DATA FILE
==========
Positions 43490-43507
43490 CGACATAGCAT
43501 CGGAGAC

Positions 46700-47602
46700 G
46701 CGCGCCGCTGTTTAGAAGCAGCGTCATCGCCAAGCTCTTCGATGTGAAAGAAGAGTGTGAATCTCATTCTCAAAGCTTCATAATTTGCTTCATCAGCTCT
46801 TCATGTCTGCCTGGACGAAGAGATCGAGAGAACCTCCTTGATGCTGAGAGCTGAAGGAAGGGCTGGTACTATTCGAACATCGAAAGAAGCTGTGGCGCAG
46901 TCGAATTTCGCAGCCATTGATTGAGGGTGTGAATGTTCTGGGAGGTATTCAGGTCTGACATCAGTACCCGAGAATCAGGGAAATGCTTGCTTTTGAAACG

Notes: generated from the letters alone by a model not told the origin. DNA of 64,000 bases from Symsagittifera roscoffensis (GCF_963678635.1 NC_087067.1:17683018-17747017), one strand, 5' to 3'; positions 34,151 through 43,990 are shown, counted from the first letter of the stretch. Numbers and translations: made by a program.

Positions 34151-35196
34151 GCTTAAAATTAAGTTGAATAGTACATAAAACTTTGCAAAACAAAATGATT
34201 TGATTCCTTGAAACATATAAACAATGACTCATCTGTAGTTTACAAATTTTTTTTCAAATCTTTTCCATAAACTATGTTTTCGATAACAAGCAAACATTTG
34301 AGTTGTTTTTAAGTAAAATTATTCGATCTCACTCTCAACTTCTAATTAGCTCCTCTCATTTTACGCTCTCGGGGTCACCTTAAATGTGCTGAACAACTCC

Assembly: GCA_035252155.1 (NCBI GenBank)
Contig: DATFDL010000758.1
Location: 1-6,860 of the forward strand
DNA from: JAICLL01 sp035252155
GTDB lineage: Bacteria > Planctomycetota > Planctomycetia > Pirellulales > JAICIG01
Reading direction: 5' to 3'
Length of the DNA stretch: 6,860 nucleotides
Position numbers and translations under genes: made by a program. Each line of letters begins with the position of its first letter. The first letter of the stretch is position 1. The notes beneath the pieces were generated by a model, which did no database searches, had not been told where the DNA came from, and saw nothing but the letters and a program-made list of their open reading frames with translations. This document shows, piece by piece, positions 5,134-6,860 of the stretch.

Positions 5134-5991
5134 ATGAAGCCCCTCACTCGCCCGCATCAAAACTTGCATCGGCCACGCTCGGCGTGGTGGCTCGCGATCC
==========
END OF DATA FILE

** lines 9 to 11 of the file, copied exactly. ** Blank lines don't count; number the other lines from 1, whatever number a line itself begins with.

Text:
Notes: generated from the letters alone by a model not told the origin. DNA of 64,000 bases from Symsagittifera roscoffensis (GCF_963678635.1 NC_087067.1:17683018-17747017), one strand, 5' to 3'; positions 34,151 through 43,990 are shown, counted from the first letter of the stretch. Numbers and translations: made by a program.

Positions 34151-35196
34151 GCTTAAAATTAAGTTGAATAGTACATAAAACTTTGCAAAACAAAATGATT